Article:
A drug receives FDA “resolved” status when the Drug Shortages Staff (DSS) determines that the market is covered, based on information from manufacturers and that no shortage is anticipated. The DSS monitors the supply of products with resolved status. When supply is available from at least one manufacturer to cover the entire market, it is considered “covered.” In other words, the shortage is “resolved” and the product available. On the FDA website, you can see a list of medicines/products that are currently in shortage and others that are resolved. With this list, you can get information about discontinued drugs, or if they are available, resolved, in supply, and estimated duration of shortage. It will also tell you the reason for the shortage. The list provides information about corresponding therapeutic categories, resource information, and relevant links.
Source: FDA Drug Shortages
A recent Quartz article looks at drug company distribution under COVID restrictions and what it will mean for patients in need of life-saving drugs. The COVID-19 pandemic has meant disruption for many industries and supply chains. Pharmaceutical supply chains want to protect themselves and so they are unwilling to divulge what drugs are in short supply or may soon be in short supply. This makes it difficult for regulators and public health officials to know how to plan ahead. The problem with determining how COVID will affect the supply of medication is that many pharmaceutical ingredients are produced outside the USA and many manufacturing plants are also located in other countries. With corona restrictions limiting air travel and, in some countries, limiting business operations it is uncertain what point of the production chain could be disrupted.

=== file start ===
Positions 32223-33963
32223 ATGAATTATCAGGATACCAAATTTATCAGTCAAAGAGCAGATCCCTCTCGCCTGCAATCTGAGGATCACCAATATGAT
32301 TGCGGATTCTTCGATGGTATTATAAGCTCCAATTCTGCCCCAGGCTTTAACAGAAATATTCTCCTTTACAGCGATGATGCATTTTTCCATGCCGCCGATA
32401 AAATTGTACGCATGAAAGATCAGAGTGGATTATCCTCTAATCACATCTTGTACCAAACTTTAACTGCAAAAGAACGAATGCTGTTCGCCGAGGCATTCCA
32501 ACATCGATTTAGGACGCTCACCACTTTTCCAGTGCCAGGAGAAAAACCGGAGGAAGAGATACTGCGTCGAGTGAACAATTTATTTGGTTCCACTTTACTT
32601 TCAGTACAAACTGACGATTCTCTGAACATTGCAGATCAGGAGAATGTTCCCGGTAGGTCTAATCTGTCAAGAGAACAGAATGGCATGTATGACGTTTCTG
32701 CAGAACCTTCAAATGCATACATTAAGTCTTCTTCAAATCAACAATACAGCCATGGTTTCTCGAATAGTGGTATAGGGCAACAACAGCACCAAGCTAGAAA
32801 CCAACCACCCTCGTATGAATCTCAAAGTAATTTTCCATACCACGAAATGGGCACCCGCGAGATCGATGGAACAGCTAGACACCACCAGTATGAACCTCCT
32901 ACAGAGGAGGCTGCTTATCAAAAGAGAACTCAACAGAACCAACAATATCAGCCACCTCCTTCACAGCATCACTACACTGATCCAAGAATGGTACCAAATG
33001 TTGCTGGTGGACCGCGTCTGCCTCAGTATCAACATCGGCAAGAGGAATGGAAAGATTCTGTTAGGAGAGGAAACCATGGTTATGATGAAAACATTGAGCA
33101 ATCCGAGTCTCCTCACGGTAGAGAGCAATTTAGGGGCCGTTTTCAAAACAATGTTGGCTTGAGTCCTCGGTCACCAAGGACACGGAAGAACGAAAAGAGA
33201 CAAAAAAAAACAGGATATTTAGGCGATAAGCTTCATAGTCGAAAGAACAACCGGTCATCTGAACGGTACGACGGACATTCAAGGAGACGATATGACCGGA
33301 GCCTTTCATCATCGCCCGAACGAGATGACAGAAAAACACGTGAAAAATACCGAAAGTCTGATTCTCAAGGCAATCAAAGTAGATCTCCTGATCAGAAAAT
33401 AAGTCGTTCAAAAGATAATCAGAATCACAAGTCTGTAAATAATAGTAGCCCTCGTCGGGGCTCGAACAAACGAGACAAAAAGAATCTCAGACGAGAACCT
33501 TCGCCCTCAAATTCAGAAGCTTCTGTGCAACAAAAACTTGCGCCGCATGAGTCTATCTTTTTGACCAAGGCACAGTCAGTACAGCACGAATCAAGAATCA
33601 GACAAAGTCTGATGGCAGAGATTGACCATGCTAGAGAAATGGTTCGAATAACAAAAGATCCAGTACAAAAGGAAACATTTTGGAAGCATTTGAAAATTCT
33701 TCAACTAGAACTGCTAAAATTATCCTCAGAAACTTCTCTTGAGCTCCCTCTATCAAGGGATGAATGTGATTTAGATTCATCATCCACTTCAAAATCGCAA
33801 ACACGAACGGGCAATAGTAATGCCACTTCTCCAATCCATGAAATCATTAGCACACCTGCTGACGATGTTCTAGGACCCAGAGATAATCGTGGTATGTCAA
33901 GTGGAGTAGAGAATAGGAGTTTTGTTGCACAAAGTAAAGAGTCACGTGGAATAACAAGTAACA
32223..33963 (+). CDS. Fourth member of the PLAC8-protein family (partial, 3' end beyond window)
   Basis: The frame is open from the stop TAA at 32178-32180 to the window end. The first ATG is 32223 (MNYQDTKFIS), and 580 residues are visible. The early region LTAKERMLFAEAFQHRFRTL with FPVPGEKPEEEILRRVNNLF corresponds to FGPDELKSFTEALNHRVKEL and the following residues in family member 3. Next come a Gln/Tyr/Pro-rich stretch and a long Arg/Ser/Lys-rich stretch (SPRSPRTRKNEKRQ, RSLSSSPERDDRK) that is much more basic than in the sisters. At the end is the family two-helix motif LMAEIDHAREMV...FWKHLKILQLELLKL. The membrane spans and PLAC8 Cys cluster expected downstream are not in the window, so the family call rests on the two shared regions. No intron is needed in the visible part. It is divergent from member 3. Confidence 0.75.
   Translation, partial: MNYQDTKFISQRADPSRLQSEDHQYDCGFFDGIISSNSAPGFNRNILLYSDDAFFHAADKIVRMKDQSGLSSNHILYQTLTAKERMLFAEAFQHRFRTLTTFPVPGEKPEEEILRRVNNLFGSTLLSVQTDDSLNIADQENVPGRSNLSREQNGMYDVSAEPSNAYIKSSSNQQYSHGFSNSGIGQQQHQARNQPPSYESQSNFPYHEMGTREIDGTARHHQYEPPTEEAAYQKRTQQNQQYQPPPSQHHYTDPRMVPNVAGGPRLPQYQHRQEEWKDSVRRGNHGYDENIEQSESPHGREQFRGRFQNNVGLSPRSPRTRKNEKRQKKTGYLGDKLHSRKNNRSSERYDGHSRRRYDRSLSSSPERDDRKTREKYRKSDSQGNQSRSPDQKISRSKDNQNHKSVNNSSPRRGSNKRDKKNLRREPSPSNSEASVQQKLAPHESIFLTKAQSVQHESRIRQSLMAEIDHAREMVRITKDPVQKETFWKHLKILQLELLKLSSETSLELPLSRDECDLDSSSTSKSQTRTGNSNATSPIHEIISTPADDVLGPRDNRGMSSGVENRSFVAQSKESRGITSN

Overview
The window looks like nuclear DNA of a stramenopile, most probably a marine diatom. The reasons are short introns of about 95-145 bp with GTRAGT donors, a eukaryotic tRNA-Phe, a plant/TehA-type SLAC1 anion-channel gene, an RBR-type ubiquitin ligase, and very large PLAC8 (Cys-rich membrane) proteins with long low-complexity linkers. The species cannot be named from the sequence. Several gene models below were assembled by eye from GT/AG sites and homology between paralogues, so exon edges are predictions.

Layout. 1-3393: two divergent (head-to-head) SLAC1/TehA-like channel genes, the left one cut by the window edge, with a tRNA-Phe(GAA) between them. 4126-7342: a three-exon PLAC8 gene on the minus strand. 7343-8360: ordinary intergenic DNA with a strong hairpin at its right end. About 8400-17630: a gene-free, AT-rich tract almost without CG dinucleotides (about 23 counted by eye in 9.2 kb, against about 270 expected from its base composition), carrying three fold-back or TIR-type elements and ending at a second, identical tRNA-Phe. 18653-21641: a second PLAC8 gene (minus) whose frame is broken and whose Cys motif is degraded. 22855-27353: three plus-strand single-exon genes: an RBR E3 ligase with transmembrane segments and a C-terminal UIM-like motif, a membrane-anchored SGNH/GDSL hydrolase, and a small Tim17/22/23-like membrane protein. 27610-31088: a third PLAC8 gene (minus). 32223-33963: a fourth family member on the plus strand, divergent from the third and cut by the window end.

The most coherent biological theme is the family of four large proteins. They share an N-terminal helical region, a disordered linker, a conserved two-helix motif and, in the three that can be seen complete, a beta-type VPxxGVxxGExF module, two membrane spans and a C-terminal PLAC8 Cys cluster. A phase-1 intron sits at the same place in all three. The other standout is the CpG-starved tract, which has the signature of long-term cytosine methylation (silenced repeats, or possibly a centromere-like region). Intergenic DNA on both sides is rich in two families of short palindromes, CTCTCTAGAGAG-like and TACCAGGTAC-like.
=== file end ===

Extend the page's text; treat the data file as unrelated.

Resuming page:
Source: How Covid-19 could disrupt pharmaceutical supply chains — Quartz
The EU parliament offers a Q&A page where you can get updates and ask questions regarding the disruption of medical supply chains during the COVID-19 pandemic and measures taken by all EU countries. Up to 90% of active ingredients in medicines are produced in China and India. This has made the EU national health systems vulnerable during the COVID pandemic. Not only is the EU reliant on receiving the active ingredients from abroad under coronavirus restrictions but the situation is exacerbated by some member states restricting the intra-community movement of pharmaceuticals. This may lead to shortages and disruption of the medical supply chain.
EU Parliamentary Q&A: Disruption of medical supply chains in the EU due to COVID-19 and unilateral national measures
The FDA is constantly monitoring the availability of medical drugs with expectations that COVID-19 will disrupt the supply chain. The FDA is in touch with more than 180 manufacturers of human drugs so that they are informed of any up-coming shortages including shortages of active ingredients produced in China. The FDA is also aware of the possible disruption of the supply chain for medical devices. COVID-19 movement restrictions, quarantines, and travel restrictions have all impacted the supply of medical drugs. The FDA will continue to monitor and update about the supply chain of human drugs, medical devices, biologics and blood supply, food and animal drugs during the pandemic.
Source: Coronavirus (COVID-19) Supply Chain Update | FDA